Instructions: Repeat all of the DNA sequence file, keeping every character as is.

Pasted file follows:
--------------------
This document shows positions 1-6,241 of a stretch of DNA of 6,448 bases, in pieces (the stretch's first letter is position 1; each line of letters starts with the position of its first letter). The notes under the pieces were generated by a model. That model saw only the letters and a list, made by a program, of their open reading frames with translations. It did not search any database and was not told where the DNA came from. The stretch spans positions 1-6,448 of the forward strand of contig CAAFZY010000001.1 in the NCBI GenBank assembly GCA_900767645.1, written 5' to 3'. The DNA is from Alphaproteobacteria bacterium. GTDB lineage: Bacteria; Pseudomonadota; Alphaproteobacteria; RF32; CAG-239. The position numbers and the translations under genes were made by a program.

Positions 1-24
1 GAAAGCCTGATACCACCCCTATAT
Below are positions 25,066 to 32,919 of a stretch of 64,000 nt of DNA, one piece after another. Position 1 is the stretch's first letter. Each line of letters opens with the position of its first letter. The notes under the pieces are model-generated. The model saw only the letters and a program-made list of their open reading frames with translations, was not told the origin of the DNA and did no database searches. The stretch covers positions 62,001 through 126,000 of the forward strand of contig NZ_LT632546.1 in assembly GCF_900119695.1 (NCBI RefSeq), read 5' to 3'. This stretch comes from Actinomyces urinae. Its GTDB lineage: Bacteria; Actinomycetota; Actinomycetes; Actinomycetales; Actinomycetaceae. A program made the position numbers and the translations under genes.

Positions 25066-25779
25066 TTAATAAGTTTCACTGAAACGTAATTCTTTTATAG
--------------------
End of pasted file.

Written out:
This document shows positions 1-6,241 of a stretch of DNA of 6,448 bases, in pieces (the stretch's first letter is position 1; each line of letters starts with the position of its first letter). The notes under the pieces were generated by a model. That model saw only the letters and a list, made by a program, of their open reading frames with translations. It did not search any database and was not told where the DNA came from. The stretch spans positions 1-6,448 of the forward strand of contig CAAFZY010000001.1 in the NCBI GenBank assembly GCA_900767645.1, written 5' to 3'. The DNA is from Alphaproteobacteria bacterium. GTDB lineage: Bacteria; Pseudomonadota; Alphaproteobacteria; RF32; CAG-239. The position numbers and the translations under genes were made by a program.

Positions 1-24
1 GAAAGCCTGATACCACCCCTATAT
Below are positions 25,066 to 32,919 of a stretch of 64,000 nt of DNA, one piece after another. Position 1 is the stretch's first letter. Each line of letters opens with the position of its first letter. The notes under the pieces are model-generated. The model saw only the letters and a program-made list of their open reading frames with translations, was not told the origin of the DNA and did no database searches. The stretch covers positions 62,001 through 126,000 of the forward strand of contig NZ_LT632546.1 in assembly GCF_900119695.1 (NCBI RefSeq), read 5' to 3'. This stretch comes from Actinomyces urinae. Its GTDB lineage: Bacteria; Actinomycetota; Actinomycetes; Actinomycetales; Actinomycetaceae. A program made the position numbers and the translations under genes.

Positions 25066-25779
25066 TTAATAAGTTTCACTGAAACGTAATTCTTTTATAG